- The Washington Times - Thursday, June 26, 2003

.Children first

So let me get this straight: In order to put “our children first,” as stated in “Military parents” (Op-Ed, Monday), Sens. Saxby Chambliss and Sen. Lamar Alexander are promoting more funding for child care, including “respite care” to give “busy” parents a break, as well as more support for infant care. Though these steps may be appreciated by dual-income couples, this is not putting the needs of children first.

Numerous studies and common sense dictate that child care, especially in large doses, is not good for children. Increased child care funding may help recruitment efforts, but it is not in the best interest of children. In addition, the shortage of infant child care on military bases and in the nation as a whole exists for a reason: Infants require constant, individualized care and attention; it is not financially worthwhile for a child care provider to take care of an infant for a few dollars an hour, which is what most parents are willing or able to pay.

The child care shortage is a direct result of this combination of hard work and low pay, just like in any other business. Instead of encouraging more military wives to raise other parents’ children, the senators and other lawmakers should be encouraging parents to raise their own children by providing tax cuts and other initiatives, or maybe the senators should forgo their high salaries and become child care providers themselves. After all, it takes a village.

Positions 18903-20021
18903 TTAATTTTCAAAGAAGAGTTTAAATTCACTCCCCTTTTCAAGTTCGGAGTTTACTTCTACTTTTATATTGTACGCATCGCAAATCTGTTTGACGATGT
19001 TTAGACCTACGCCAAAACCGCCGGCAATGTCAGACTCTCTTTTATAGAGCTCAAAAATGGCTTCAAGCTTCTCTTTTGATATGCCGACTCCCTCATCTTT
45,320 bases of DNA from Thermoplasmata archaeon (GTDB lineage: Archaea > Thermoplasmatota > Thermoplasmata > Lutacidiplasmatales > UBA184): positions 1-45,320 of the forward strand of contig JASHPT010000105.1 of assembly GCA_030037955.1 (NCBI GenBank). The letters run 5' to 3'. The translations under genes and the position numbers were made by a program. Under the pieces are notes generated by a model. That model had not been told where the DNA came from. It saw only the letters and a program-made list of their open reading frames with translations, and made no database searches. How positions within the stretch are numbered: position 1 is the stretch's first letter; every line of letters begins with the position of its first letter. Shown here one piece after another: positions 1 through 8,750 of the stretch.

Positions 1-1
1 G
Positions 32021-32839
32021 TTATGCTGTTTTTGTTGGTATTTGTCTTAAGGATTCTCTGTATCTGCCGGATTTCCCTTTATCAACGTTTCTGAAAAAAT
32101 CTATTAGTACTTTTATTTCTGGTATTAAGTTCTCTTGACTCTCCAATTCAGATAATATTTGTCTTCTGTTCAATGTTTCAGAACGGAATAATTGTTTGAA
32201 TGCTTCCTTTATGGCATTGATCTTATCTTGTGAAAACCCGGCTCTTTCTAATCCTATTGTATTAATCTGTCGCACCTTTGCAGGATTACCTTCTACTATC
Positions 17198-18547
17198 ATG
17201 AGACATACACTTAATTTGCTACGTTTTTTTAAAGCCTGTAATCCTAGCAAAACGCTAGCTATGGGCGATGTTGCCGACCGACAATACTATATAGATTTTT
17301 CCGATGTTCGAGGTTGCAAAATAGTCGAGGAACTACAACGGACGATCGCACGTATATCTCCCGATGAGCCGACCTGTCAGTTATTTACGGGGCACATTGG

Bowie, Md.

The ABCs of education

I read yesterday’s letter “Reading the stats” from George Springer, administrator for the Washington Teachers’ Union, in utter amazement. I have an English degree from Johns Hopkins University, and it took me several tries to realize that in four tortured and circuitous paragraphs, all he manages to say is that he suggests we view the District’s public school system’s performance “in context.” That is, ignore that it is the most corrupt and inefficient in the nation.

At a time when union officials spend taxpayers’ money on hundreds of pairs of shoes and Third World countries have higher literacy rates than the public schools in our nation’s capital, I would suggest to Mr. Springer that cheaply varnished platitudes like “D.C. public schools, like many other schools around the country, must concentrate on continually working to improve itself and the education it provides for its children” are exactly that, and if he thinks he doesn’t come off as a six-figure bureaucrat trying to protect his cushy job in a completely scandal-ridden and inept organization, he’s being awfully presumptuous and myopic.

Justice Potter Stewart once said of pornography: “I know it when I see it.” Yes sir, I know what you mean.



Did I miss something, or is no one concerned that just 10 percent of the 12th-graders in the District can read? There are places where tar and feathers for those in charge would be considered seriously, but in this case, there wasn’t a peep out of the media or anyone else.

How did these students get to the 12th grade?

Where were the school board, management, administration, parents, PTA, local testing people, etc.? Is anyone in charge?

Where are these poor students going to find jobs?

We have many agencies insisting that corporate entities hire these people. Their money would be better spent preparing the students to be hired. Where are the American Civil Liberties Union, NAACP, PTA and countless other organizations that pretend to protect these students and to have their best interests at heart? What are TV programmers doing to teach reading?